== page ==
Archive for TMBG Month

Join Us by They Might Be Giants

When first listening to Join Us, it was clear to me that this album is a step backward for They Might Be Giants. Their last album, The Else, wasn’t bad but it wasn’t their best, so this step backward did not have to be a bad thing. It could just be that they are rediscovering their roots. But did they do that, or did they just try to produce an album that was an imitation of their older stuff?

I was torn on this question. Tracks like “Old Pine Box”, and “Can’t Keep Johnny Down”, are great, catchy songs. Songs like “The Lady and the Tiger” and “Canajoharie” contain wonderfully written lyrics that just beg to be dissected. Then there are songs like “Dog Walker” and” Spoiler Alert” that just fall flat.

(The song in this video starts at 3:40)

Most the album kind of falls flat, really. While I feel the content and spirit of the album is something from the days of Flood or Lincoln, the album’s power and energy falters. It’s kind of bizarre that I’m taking this stance because the last album they released, The Else, had a sound that seems overdriven and pushed into territory that didn’t flatter their song writing style. On Join Us, it’s almost the opposite. I feel like they’re holding back a bit.

This might be because of their time spent writing children’s music, but song styles that rocked in the past that included stuff like “I Palindrome I”, “Damn Good Times”, and “Twisting” are just not present. Every TMBG album has some songs that really peak the momentum. Listening to Join Us brings you close to that point, but only brings you close enough to realize that it’s missing. I feel like a lot of songs could have been turned up a notch, and I have a feeling they are played that way live, but on the albums, they fall flat.

Join Us contains some really awesome songs, and some really bizarre songs. If anything, this album does hold on to those conventions. I enjoyed listening to it more the second time because I focused more on what they were doing and not what I wanted to hear. The first half of the album seems to be more straight forward, catchy songs. The second half is a bit more creative and reminds me a lot of their first two albums. Songs like “2082” and “Protagonist” are just as perplexing as “Where Your Eyes Don’t Go” and “32 Footsteps”. I didn’t get “Protagonist” at all until I read the lyrics a long with it. There are two sets of vocals in this song, basically reading a script, one being the lines and the other being the stage direction. Very cool.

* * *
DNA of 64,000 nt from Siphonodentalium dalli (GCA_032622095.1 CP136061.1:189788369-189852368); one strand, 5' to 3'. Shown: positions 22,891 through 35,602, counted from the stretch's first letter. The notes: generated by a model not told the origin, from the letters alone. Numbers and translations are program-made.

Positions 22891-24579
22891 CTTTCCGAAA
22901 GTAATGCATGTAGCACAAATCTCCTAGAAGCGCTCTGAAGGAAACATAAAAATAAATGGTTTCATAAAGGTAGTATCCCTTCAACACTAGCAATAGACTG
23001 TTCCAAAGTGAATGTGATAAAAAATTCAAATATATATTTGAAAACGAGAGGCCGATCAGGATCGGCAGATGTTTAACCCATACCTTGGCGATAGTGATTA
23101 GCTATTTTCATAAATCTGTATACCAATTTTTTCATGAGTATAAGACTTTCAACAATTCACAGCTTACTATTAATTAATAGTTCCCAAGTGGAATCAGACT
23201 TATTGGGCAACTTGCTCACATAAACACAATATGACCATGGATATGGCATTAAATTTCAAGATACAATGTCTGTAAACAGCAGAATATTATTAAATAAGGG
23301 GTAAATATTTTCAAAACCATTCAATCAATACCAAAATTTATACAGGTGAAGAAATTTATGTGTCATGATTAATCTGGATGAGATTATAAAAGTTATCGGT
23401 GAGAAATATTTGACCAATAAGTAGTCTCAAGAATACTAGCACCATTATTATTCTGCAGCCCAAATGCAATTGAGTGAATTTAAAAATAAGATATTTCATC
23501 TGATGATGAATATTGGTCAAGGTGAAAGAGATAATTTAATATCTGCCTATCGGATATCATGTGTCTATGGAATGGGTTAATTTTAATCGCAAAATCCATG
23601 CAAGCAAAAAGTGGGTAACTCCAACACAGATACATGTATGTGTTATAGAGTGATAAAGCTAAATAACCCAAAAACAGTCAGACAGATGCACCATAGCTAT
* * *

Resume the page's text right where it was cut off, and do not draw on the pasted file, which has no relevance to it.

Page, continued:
So, while this album does fall flat, and seems kind of like a “lite” TMBG album, it is still fun to listen to and still something that I’m sure will make its way into my CD player again and again. For the fans, check it out. For those of you who are looking to try out the band, stick with Flood, Mink Car, Lincoln, or Apollo 18.

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The Spine by They Might Be Giants

The Spine is one of my favorite albums by They Might Be Giants. Although No! was a wonderful album, The Spine was a welcome change and reassurance of the band’s abilities. It contains quite a few rockers and some really evolved and adult sounds.

An interesting track on the album is “Thunderbird” because of its connection to a song from Long Tall Weekend, “On Earth My Nina.” I’ll talk about that connection a little more in another article, but this “Thunderbird” is a really fun track that was written by the band years before the release of The Spine.

Some other high velocity tracks include “It’s Kicking In” and “Damn Good Times.” These two songs are two of my favorite from the band’s entire catalog, and are two of the most amazing songs to see the band perform live because of the sheer energy involved. These songs really helped reassure me as a fan that TMBG was not becoming strictly a children’s band. They would continue to write fantastic music geared toward its adult fans as well.

Really, the band says a lot with The Spine. TMBG shows us that they can still write adult music, that they can still be as catchy and witty as always, while still remaining smart and progressive. Songs like “Au Contraire” and “Excremental Film” are fun listens with strong and fascinating lyrics, while “Prevenge” and “I Can’t Hide From My Mind” carry the tradition of smart and witty subject matter wrapped in carefully written and crafted music.